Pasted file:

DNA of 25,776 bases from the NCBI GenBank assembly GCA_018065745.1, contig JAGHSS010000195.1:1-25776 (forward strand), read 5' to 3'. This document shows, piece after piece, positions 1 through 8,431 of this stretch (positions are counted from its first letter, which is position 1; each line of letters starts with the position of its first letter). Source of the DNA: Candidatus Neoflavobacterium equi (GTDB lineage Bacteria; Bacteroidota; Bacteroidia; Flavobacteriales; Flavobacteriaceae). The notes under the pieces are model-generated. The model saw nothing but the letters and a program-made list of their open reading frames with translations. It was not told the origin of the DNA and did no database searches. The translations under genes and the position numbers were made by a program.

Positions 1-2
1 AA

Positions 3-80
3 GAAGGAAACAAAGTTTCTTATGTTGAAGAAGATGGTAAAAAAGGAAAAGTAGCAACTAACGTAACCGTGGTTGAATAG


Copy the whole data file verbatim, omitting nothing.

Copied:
DNA of 25,776 bases from the NCBI GenBank assembly GCA_018065745.1, contig JAGHSS010000195.1:1-25776 (forward strand), read 5' to 3'. This document shows, piece after piece, positions 1 through 8,431 of this stretch (positions are counted from its first letter, which is position 1; each line of letters starts with the position of its first letter). Source of the DNA: Candidatus Neoflavobacterium equi (GTDB lineage Bacteria; Bacteroidota; Bacteroidia; Flavobacteriales; Flavobacteriaceae). The notes under the pieces are model-generated. The model saw nothing but the letters and a program-made list of their open reading frames with translations. It was not told the origin of the DNA and did no database searches. The translations under genes and the position numbers were made by a program.

Positions 1-2
1 AA

Positions 3-80
3 GAAGGAAACAAAGTTTCTTATGTTGAAGAAGATGGTAAAAAAGGAAAAGTAGCAACTAACGTAACCGTGGTTGAATAG